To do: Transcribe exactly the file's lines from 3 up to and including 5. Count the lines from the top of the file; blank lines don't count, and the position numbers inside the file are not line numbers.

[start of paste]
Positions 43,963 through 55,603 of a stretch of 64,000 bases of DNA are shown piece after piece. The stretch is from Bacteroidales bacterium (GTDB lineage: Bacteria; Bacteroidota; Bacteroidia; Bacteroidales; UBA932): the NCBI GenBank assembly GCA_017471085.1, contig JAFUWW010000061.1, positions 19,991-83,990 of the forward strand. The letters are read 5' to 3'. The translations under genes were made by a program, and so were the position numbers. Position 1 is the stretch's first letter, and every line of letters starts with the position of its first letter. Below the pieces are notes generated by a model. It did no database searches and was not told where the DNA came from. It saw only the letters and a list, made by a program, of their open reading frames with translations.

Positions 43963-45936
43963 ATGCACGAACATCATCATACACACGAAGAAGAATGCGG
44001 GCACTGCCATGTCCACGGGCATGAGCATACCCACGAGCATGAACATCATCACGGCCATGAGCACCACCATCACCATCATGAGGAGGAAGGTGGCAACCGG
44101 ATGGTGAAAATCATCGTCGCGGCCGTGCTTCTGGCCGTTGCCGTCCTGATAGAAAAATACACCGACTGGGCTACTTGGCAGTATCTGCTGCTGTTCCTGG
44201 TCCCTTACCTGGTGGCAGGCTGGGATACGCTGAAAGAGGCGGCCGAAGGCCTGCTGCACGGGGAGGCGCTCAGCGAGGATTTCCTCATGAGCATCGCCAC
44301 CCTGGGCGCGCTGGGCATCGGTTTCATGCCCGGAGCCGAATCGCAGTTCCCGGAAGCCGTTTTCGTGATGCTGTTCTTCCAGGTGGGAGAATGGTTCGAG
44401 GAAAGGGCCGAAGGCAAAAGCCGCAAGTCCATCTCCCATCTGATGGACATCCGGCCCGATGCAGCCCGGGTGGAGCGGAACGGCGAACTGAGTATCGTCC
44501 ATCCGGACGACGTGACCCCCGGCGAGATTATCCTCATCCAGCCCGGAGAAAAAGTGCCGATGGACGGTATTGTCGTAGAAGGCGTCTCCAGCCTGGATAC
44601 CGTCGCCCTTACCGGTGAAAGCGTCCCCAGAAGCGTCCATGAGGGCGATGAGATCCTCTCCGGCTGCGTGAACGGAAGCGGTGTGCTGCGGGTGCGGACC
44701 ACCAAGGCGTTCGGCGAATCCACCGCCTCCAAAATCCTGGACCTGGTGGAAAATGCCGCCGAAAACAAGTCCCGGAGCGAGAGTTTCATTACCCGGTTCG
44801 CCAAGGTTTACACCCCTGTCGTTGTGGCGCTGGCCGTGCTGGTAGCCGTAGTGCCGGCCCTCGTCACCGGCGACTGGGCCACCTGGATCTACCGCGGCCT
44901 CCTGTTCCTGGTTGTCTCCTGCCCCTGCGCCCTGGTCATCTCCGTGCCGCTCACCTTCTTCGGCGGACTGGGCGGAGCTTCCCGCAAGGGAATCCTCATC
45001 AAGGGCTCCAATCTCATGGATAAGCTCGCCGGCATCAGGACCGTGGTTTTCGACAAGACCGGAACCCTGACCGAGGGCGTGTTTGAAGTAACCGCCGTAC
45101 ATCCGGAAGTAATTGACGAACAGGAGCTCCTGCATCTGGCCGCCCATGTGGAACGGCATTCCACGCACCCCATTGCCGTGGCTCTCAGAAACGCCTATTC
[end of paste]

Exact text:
43963 ATGCACGAACATCATCATACACACGAAGAAGAATGCGG
44001 GCACTGCCATGTCCACGGGCATGAGCATACCCACGAGCATGAACATCATCACGGCCATGAGCACCACCATCACCATCATGAGGAGGAAGGTGGCAACCGG
44101 ATGGTGAAAATCATCGTCGCGGCCGTGCTTCTGGCCGTTGCCGTCCTGATAGAAAAATACACCGACTGGGCTACTTGGCAGTATCTGCTGCTGTTCCTGG